In a linear system, if you double the input, you get twice the output. More generally,
if you feed 𝐴 + 𝐵 into the system, the output generated is the same as if you had fed
𝐴 and 𝐵 into the system individually, and then summed their outputs. In nonlinear
systems, this principle is broken. Meanwhile, a dynamical system is one containing
variables that are time dependent.
Most nonlinear differential equations are not integrable. Such systems do not have
closed-form solutions, and one must instead use numerical methods to see how they
evolve. Nonlinear systems can have predictable steady states or periodic behaviour,
but they can also exhibit quasi-periodicity or complex behaviours that are extremely
difficult to predict. In addition, small inputs can translate into large outputs. This can
result in small measurement errors for initial conditions translating into large
differences in long-term prediction trajectories. Small uncertainties can thus be
amplified over time, so rendering predictions useless (Kleeman, 2011). Such systems
may also have multiple equilibria or attractors, which are regions in a nonlinear
dynamic system’s state space towards which the system eventually evolves and
orbits around, periodically or otherwise. This means that a small deviation has the
potential to suddenly shift the system into a new regime. In Edward Lorenz’ simple
atmospheric model, for example, small changes in starting conditions may cause the
system to jump between different attractors in the state space (Lorenz, 1963).
Complex systems, such as the atmosphere or an economy, have many different parts
that interact. While the isolated individual components of such systems may be
predictable, interactions and feedback effects can make the system unpredictable. An
example of this is the double pendulum, a non-integrable system. While the
dynamics of each individual pendulum, in isolation, are easy to predict, when the
pendulums are connected the behaviour becomes chaotic (Shinbrot et al., 1992). To
precisely predict such systems, one would need to have perfect knowledge of all the
forces acting on every component, along with perfect measurement of starting
conditions for each component, and extensive computing power. Without these
capabilities, the system may exhibit behaviour that cannot be predicted from studies
of isolated components – a phenomenon called emergence. The double pendulum has
only two components, and already exhibits complexity. The atmosphere or an
economy contains countless parts, so the level of knowledge, measurement and
computer power required to precisely predict such systems is high indeed.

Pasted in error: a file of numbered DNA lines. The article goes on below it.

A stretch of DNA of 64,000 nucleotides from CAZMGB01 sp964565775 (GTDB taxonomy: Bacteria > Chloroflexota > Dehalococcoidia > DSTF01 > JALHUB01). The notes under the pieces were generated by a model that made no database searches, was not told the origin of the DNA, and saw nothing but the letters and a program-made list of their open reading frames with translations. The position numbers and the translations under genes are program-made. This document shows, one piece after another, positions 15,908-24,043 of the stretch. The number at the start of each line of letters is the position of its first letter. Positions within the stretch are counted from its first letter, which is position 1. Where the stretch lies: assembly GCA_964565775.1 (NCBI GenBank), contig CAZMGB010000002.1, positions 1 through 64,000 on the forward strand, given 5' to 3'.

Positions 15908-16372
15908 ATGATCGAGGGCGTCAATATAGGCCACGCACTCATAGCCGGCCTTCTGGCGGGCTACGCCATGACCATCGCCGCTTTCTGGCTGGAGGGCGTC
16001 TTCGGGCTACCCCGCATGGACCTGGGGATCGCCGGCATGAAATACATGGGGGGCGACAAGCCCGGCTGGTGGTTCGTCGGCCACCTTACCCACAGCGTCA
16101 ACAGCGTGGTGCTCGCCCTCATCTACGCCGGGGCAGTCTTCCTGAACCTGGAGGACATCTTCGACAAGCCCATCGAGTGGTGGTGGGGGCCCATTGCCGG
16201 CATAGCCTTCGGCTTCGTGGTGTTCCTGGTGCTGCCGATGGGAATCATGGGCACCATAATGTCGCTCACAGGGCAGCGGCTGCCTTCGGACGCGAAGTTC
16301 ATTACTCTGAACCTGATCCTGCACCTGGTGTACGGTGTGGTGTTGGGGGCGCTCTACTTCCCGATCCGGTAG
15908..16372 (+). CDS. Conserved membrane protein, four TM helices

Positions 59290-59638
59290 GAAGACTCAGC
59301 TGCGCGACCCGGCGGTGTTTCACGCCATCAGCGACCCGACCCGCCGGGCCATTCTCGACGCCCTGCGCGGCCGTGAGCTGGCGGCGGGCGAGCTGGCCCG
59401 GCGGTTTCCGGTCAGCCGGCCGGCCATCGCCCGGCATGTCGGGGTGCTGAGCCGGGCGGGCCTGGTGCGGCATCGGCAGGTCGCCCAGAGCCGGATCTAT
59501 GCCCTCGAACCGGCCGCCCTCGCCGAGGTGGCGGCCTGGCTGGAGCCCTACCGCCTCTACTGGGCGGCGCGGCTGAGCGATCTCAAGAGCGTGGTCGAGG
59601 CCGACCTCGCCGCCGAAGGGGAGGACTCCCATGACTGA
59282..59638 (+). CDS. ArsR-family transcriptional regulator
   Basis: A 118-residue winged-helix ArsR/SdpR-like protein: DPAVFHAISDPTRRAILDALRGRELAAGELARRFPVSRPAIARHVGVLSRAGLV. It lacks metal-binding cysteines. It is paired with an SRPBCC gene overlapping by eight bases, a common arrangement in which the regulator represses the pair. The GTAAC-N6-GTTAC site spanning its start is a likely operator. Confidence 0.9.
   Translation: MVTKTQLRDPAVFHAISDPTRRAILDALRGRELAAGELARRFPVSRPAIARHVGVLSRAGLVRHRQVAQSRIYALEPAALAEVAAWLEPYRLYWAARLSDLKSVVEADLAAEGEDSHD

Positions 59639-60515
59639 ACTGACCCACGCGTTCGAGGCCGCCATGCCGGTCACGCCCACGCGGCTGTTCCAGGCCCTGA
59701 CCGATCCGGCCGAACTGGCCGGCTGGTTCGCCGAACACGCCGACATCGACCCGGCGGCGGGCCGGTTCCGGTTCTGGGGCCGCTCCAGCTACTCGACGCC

Furthermore, while the forces and dynamics around single pendulums are well
known, with naturally occurring complex systems it can be difficult to isolate
components and determine the equations governing them. Trying to infer such
information from emergent behaviour is extremely difficult (Wang et al., 2011).
Frameworks for Dealing with Climate and Economic Uncertainties in IAM, Prieg, Yumashev
!
77
The study of nonlinear dynamics is in its infancy, with mathematical tools still being
developed (De Gooijer and Hyndman, 2006; Vlad et al., 2010). This is reflected in the
performance of nonlinear models versus linear ones; namely, nonlinear models often
don’t produce better forecasts (Clements et al., 2004; De Gooijer and Hyndman,
2006). Understanding the behaviour of complex systems is considered to be one of
the key challenges in modern science (Cheng et al., 2015).
While statistics can be useful for exploring some microdynamics, time-series analysis,
for example, struggles to deal with interacting processes and non-stationary
behaviour, where means and variances evolve with time (Cheng et al., 2015). Such
behaviour is common in complex, dynamic non-linear systems. Although several
techniques that can deal with non-stationary processes, such as multi-layer
perceptron (MLP) and generalised autoregressive conditional heteroscedasticity
(GARCH), have been developed (Golestani and Gras, 2014), such methods typically
can only cope with certain types of non-stationary behaviour (Cheng et al., 2015). As
a result, an expert judgement may still be required to ascertain whether a given non-
stationary dynamic system could indeed be modelled using these and similar
techniques, without losing crucial properties and information that cannot be
captured by these methods. Non-stationary time series analysis thus still poses great
challenges. Furthermore, the data demands required to overcome such difficulties
are high, as models of complex systems commonly have many variables relative to
data points, which reduces statistical power.
The problems of non-stationarity have been known for many years. Robert Solow, for
example, who developed the influential Solow-Swan growth model, argued that it is
“straining credulity” to believe that economic processes are stationary:
“As soon as time-series get long enough to offer hope of discriminating among complex
hypotheses, the likelihood that they remain stationary dwindles away, and the noise level gets
correspondingly high. Under these circumstances, a little cleverness and persistence can get
you almost any result you want. I think that is why so few econometricians have ever been